Public Banks & Public Money: Change the Story

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Gwen Hallsmith Speaks at Part of “Localize the Economy” Series in Randolph

Gwendolyn Hallsmith, author of Creating Wealth, Vermont Dollars, Vermont Sense, Local Action for Sustainable Economic Renewal, Community Currency, and The Key to Sustainable Cities speaks on Public Banks and Public Money on Wednesday, April 12 at 6:30 PM at Bethany Church (32 Main St.), Randolph, Vermont. Part of the “Localize the Economy: Build Resilient Communities” series organized by BALE (Building A Local
gwenhallsmithEconomy), the programs are free (donations welcome) and include a social half-hour with great food from Randolph’s Black Krim Tavern. Hallsmith asks a critical question at the dawn of the Anthropocene: Is the money system we are using capable of solving the world’s pressing problems, or do we need new forms of money to address poverty, climate change, water pollution, and social, economic, and racial justice? How is our current system failing humanity and nature, and if we look at it through the eyes of faith, what do our wisdom traditions tell us about what needs to change? History shows us that other forms of money have been used to improve infrastructure, provide basic income, and achieve other public goals. Vermont is in a good position to take steps toward a new paradigm for the economy – come and learn what you can do to help.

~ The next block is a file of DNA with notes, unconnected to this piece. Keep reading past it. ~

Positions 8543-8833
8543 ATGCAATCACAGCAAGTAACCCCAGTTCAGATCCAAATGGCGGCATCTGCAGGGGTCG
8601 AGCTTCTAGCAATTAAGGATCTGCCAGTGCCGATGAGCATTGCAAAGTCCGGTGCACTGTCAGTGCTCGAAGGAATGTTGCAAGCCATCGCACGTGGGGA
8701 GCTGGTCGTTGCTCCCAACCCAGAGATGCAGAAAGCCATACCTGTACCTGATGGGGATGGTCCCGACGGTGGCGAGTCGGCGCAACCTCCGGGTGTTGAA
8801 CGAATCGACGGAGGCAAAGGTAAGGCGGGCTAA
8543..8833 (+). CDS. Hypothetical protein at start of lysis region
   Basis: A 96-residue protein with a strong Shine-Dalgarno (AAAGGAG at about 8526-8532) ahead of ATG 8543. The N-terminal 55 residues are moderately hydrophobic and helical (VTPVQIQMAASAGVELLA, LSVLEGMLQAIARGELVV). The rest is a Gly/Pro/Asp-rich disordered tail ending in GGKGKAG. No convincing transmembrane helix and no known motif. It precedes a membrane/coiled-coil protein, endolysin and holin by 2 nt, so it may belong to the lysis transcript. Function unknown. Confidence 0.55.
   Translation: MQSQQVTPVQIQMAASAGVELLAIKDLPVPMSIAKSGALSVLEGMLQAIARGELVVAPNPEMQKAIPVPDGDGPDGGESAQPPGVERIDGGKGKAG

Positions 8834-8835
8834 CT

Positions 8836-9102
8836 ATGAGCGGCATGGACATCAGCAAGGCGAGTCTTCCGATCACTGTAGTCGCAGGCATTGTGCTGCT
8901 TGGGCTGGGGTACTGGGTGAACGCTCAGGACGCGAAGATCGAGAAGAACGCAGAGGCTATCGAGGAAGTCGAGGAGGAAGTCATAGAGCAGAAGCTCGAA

Co-sponsored by Local Futures, Rural Vermont, Vermonters for A New Economy, Feast & Field Market, Vital Communities, Peace & Justice Committee of Bethany Church, Alliance for Vermont Communities and Sustainable Woodstock. and supported by the New England Grassroots Environment Fund, Sustainable Future Fund of the Vermont Community Foundation, Susan Z. Ritz/Larsen Family Fund and Catamount Solar Community Grants.